The overall incidence of IPD decreased by -33.9% (95% CI, -40.3% to -26.8%) from 12.3 to 8.1 episodes per 100,000 population (Table 2). This decrease was statistically significant for all age groups. IPD due to PCV7 serotypes decreased 2.0 to 1.0 episodes per 100,000 (-52.7%; 95% CI, -64.2% to -37.5%) and IPD due to PCV13 additional serotypes declined from 5.7 to 2.6 episodes per 100,000 (-55.0%; 95% CI, -46.7% to -62.0%). The incidence of IPD due to non-PCV13 serotypes remained stable: 1.0% (95%CI, -12.9% to 17.2%), from 4.5 to 4.6 episodes per 100 000 population. Among patients aged 18–50 years, the incidence of IPD due to both PCV13 and non-PCV13 serotypes showed a statistically significant decrease. In those groups of patients aged >50 years, the IPD incidence due to PCV13 additional serotypes decreased (p<0.001) whereas the IPD incidence due to non-PCV13 serotypes increased, although this difference was not statistically significant. Since the hospitals are located in three different Spanish regions, we also analyzed IPD changes by regions. The decrease of IPD due to PCV7 and PCV13 additional serotypes was more noticeable in Madrid than in the Basque Country or Catalonia, although these differences were not statistically significant (Fig 1).

Table 2. The incidence of IPD among adult patients before and after the introduction of the 13-valent pneumococcal conjugate vaccine (PCV13) in Spain.

Fig 1. Regional changes in IPD by serotype group.

Dots expressed the percentage of change and lines the limits of 95% CI. The decrease of IPD due to PCV7 and PCV13 additional serotypes was more noticeable in Madrid (the only region that included universal children vaccination with PCV13) than in the Basque Country or Catalonia.


The overall IPD due to each of PCV13 additional serotypes (1, 3, 5, 6A, 7F and 19A) significantly declined with the exception of IPD due to serotype 3 which remained stable (Fig 2 and S1 Table). In addition, IPD due to serotypes 4, 14 and 23F, included in PCV7, also showed a statistically significant decrease. No significant changes in the IPD due to non-PCV13 serotypes was observed with the exception of IPD due to serotype 6C, which rose (301.6%; 95%CI, 92.7% to 733.3%), and IPD due to serotype 8, which decreased (-34.9%, 95%CI, -57.1% to -1.2%). This decrease of serotype 8 was only linked to a reduction in the region of Madrid (-53.4%, 95% CI, -74.7% to -14.2%), remaining stable in the other regions (-9.8%, 95% CI, -49.8% to 62.1%).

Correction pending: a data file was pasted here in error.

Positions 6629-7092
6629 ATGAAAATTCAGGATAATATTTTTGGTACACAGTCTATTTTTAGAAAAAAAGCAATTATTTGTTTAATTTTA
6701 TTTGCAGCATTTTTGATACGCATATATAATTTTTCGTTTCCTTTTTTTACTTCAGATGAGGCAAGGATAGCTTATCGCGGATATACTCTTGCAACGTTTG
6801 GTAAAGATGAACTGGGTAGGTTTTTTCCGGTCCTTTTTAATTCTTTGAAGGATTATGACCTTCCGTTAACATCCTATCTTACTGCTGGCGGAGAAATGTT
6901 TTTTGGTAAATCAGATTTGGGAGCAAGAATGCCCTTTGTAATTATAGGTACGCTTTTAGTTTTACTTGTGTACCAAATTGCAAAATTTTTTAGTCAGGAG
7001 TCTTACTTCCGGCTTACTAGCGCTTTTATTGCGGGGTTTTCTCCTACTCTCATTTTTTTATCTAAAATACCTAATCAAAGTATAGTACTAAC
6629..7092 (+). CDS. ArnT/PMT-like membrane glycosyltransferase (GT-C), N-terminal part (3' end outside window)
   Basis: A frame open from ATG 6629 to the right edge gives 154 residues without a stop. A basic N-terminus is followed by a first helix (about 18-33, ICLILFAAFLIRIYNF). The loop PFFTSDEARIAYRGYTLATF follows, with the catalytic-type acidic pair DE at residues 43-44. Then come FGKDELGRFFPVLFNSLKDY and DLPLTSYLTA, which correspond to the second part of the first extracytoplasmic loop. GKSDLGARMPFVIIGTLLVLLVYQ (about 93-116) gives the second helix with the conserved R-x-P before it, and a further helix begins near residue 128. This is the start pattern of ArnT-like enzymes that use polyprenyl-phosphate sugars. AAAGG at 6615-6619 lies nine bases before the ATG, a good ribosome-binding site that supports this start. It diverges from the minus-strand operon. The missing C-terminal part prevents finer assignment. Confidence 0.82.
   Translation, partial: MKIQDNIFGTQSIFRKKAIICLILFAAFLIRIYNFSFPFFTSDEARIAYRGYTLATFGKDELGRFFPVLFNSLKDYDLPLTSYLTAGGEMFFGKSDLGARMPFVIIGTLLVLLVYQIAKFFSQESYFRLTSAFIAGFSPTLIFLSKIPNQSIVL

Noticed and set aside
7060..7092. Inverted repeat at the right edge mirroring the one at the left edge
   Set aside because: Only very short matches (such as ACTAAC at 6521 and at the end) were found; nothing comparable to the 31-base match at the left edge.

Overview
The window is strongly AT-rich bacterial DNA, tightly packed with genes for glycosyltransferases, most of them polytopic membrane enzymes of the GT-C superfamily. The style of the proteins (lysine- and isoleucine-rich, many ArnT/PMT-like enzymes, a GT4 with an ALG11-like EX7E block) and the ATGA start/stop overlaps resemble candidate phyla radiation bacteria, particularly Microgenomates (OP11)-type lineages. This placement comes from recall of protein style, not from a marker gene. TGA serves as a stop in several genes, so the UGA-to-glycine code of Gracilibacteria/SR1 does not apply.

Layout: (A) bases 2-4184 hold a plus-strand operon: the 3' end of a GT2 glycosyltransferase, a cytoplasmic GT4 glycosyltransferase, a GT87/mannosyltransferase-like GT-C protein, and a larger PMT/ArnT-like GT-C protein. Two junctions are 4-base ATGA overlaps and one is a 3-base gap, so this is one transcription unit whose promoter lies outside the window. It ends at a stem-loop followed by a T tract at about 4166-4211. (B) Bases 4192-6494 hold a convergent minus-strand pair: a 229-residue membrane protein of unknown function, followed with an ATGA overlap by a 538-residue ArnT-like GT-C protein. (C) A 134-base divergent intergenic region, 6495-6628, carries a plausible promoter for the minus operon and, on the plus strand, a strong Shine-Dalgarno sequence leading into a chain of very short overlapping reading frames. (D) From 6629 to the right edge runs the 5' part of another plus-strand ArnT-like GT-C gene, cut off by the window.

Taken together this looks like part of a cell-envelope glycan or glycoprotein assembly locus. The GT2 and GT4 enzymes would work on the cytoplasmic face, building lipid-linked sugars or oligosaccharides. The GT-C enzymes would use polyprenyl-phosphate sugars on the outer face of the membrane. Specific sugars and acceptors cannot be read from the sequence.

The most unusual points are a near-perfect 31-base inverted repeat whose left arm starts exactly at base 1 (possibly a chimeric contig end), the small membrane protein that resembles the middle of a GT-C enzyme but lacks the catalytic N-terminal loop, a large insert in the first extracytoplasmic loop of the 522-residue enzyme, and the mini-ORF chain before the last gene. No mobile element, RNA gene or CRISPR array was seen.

Fig 2. Incidence of invasive pneumococcal disease by serotype and by period.

Asterisks indicate serotypes with statistically significant changes (p≤0.05). All p values were ≤ 0.001 with the exception of serotypes 4 (0.012) and 8 (0.049).

Antibiotic susceptibility

Table 3 shows the results of the antibiotic susceptibility to the 8 antimicrobials tested. Percentages of non-susceptibility to penicillin (MIC≥0.12 mg/L, 22.7% vs 26.8%, p = 0.065), cefotaxime (MIC>0.5 mg/L, 10.1% vs 12.5%, p = 0.14), as well as the proportion of MDR isolates (13.1% vs 16.2%, p = 0.08), showed a non-significant increase. Moreover, the proportion of isolates fully resistant to penicillin or cefotaxime (MIC ≥ 2 mg/L) rose throughout the study period (6.4% vs 9.2%, p = 0.043 and 1.5% vs 3.6%, p = 0.006, respectively). Nevertheless, the incidence of IPD due to penicillin-resistant isolates was similar in both periods: 0.79 and 0.75 episodes per 100.000 population, respectively. Similarly, the incidence of IPD caused by those cefotaxime-resistant isolates showed a non-significant increase (62.0%, 95% CI, -17.1% to 216.6%, p = 0.154) from 0.18 to 0.29 episodes per 100.000 population. IPD caused by MDR isolates also remained stable: 1.60 and 1.31 episodes per 100.000 population, respectively (-17.7%, 95% CI, -36.8% to 7.1%, p = 0.14). There were no statistically significant differences for the remaining antimicrobials.

Table 3. Changes in antimicrobial susceptibility to eight antimicrobials before and after the PCV13 introduction.

Two PCV13 serotypes 19A (26.9% and 26.5%, respectively) and 14 (25.5% and 26.5%, respectively) were the major serotypes associated with penicillin non-susceptibility in both periods. Regarding erythromycin-resistance, a shift in the most frequent serotypes was found: serotypes 8 (29.4%), 33F (12.9%), 19A and 23A (10.6% both) were the most frequent in the first period and serotypes 6C (25.6%), 11A (16.3%) and 33F (11.6%) in the second period. In this way, serotype 19A was the most frequent among dual-resistant strains (non-susceptibility to penicillin and resistance to erythromycin) in both periods (36.1% vs 37.6%, respectively). Two nonPCV-13 serotypes associated with dual resistance emerged in the second period: 24F and 6C (15.8% both).

Molecular typing